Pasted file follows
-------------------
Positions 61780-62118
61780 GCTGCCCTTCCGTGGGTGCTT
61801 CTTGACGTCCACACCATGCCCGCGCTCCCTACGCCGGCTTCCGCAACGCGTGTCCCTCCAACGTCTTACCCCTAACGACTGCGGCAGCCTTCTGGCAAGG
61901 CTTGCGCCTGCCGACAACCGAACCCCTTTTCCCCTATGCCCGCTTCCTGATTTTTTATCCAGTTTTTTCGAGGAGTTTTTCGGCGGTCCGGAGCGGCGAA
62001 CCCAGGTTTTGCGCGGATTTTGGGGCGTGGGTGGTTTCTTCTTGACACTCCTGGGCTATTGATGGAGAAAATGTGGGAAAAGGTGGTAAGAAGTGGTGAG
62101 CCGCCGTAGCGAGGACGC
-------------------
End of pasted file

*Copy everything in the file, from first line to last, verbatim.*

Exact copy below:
Positions 61780-62118
61780 GCTGCCCTTCCGTGGGTGCTT
61801 CTTGACGTCCACACCATGCCCGCGCTCCCTACGCCGGCTTCCGCAACGCGTGTCCCTCCAACGTCTTACCCCTAACGACTGCGGCAGCCTTCTGGCAAGG
61901 CTTGCGCCTGCCGACAACCGAACCCCTTTTCCCCTATGCCCGCTTCCTGATTTTTTATCCAGTTTTTTCGAGGAGTTTTTCGGCGGTCCGGAGCGGCGAA
62001 CCCAGGTTTTGCGCGGATTTTGGGGCGTGGGTGGTTTCTTCTTGACACTCCTGGGCTATTGATGGAGAAAATGTGGGAAAAGGTGGTAAGAAGTGGTGAG
62101 CCGCCGTAGCGAGGACGC